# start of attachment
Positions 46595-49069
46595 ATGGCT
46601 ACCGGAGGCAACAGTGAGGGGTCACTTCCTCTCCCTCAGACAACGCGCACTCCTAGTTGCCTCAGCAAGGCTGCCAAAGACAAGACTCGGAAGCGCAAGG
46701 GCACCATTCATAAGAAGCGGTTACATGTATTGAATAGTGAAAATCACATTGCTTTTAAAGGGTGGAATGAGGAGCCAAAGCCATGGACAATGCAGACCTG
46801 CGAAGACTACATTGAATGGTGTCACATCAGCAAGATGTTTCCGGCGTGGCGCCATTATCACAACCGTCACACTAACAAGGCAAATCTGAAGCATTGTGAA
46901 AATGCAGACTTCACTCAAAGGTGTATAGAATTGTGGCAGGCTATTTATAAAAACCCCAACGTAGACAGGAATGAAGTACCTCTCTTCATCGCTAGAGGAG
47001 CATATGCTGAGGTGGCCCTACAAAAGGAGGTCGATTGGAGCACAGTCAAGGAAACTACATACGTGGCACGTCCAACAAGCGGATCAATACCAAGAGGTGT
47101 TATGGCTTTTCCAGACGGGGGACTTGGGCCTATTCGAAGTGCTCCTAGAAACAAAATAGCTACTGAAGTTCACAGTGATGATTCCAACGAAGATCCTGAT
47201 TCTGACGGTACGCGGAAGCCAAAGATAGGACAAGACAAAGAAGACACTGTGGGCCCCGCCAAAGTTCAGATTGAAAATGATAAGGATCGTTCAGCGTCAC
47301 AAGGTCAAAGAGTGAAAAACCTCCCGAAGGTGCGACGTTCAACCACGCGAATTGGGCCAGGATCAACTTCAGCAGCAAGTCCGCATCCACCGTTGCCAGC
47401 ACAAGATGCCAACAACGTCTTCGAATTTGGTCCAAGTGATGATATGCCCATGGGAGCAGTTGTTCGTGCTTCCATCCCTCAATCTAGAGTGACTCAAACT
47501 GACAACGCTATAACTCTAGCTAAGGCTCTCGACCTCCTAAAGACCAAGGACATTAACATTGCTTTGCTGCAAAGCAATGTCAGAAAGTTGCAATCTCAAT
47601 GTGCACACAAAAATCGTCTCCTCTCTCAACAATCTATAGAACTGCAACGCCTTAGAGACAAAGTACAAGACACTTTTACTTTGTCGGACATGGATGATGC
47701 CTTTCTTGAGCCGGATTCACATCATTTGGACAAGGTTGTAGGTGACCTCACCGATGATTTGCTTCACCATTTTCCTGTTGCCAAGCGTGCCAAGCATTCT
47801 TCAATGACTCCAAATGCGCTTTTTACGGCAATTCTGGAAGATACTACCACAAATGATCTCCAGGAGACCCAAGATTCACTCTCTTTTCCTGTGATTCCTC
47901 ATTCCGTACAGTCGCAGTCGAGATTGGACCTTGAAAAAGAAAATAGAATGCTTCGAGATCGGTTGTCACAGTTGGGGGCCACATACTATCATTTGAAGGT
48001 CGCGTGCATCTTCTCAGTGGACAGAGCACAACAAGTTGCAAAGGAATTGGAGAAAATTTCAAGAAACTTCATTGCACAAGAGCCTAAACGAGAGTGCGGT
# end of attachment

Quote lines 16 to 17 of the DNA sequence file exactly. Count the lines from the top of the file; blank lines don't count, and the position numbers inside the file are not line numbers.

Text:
47901 ATTCCGTACAGTCGCAGTCGAGATTGGACCTTGAAAAAGAAAATAGAATGCTTCGAGATCGGTTGTCACAGTTGGGGGCCACATACTATCATTTGAAGGT
48001 CGCGTGCATCTTCTCAGTGGACAGAGCACAACAAGTTGCAAAGGAATTGGAGAAAATTTCAAGAAACTTCATTGCACAAGAGCCTAAACGAGAGTGCGGT